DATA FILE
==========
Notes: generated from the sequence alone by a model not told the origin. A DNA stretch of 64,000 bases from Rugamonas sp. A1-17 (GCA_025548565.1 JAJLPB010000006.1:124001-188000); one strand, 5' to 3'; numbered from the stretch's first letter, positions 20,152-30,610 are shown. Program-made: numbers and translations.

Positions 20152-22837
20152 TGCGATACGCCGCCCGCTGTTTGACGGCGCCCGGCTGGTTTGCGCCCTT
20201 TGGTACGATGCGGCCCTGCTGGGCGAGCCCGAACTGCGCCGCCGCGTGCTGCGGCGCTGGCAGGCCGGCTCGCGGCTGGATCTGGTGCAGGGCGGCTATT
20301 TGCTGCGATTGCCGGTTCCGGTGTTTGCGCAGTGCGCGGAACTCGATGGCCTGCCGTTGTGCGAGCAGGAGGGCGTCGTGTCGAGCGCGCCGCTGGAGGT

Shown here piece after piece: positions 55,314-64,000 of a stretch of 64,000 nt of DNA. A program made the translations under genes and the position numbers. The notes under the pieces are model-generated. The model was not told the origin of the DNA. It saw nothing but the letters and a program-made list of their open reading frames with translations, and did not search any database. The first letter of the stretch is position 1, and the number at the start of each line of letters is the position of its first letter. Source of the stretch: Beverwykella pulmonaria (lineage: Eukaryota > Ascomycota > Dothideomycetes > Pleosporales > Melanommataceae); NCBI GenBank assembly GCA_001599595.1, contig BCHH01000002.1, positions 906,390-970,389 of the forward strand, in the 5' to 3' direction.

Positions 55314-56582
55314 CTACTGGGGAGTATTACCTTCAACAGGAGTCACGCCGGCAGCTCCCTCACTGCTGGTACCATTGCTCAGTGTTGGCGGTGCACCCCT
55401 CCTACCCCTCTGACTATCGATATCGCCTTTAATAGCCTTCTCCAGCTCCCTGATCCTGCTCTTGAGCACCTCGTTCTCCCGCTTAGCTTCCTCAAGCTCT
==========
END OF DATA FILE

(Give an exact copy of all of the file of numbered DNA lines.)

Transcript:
Notes: generated from the sequence alone by a model not told the origin. A DNA stretch of 64,000 bases from Rugamonas sp. A1-17 (GCA_025548565.1 JAJLPB010000006.1:124001-188000); one strand, 5' to 3'; numbered from the stretch's first letter, positions 20,152-30,610 are shown. Program-made: numbers and translations.

Positions 20152-22837
20152 TGCGATACGCCGCCCGCTGTTTGACGGCGCCCGGCTGGTTTGCGCCCTT
20201 TGGTACGATGCGGCCCTGCTGGGCGAGCCCGAACTGCGCCGCCGCGTGCTGCGGCGCTGGCAGGCCGGCTCGCGGCTGGATCTGGTGCAGGGCGGCTATT
20301 TGCTGCGATTGCCGGTTCCGGTGTTTGCGCAGTGCGCGGAACTCGATGGCCTGCCGTTGTGCGAGCAGGAGGGCGTCGTGTCGAGCGCGCCGCTGGAGGT

Shown here piece after piece: positions 55,314-64,000 of a stretch of 64,000 nt of DNA. A program made the translations under genes and the position numbers. The notes under the pieces are model-generated. The model was not told the origin of the DNA. It saw nothing but the letters and a program-made list of their open reading frames with translations, and did not search any database. The first letter of the stretch is position 1, and the number at the start of each line of letters is the position of its first letter. Source of the stretch: Beverwykella pulmonaria (lineage: Eukaryota > Ascomycota > Dothideomycetes > Pleosporales > Melanommataceae); NCBI GenBank assembly GCA_001599595.1, contig BCHH01000002.1, positions 906,390-970,389 of the forward strand, in the 5' to 3' direction.

Positions 55314-56582
55314 CTACTGGGGAGTATTACCTTCAACAGGAGTCACGCCGGCAGCTCCCTCACTGCTGGTACCATTGCTCAGTGTTGGCGGTGCACCCCT
55401 CCTACCCCTCTGACTATCGATATCGCCTTTAATAGCCTTCTCCAGCTCCCTGATCCTGCTCTTGAGCACCTCGTTCTCCCGCTTAGCTTCCTCAAGCTCT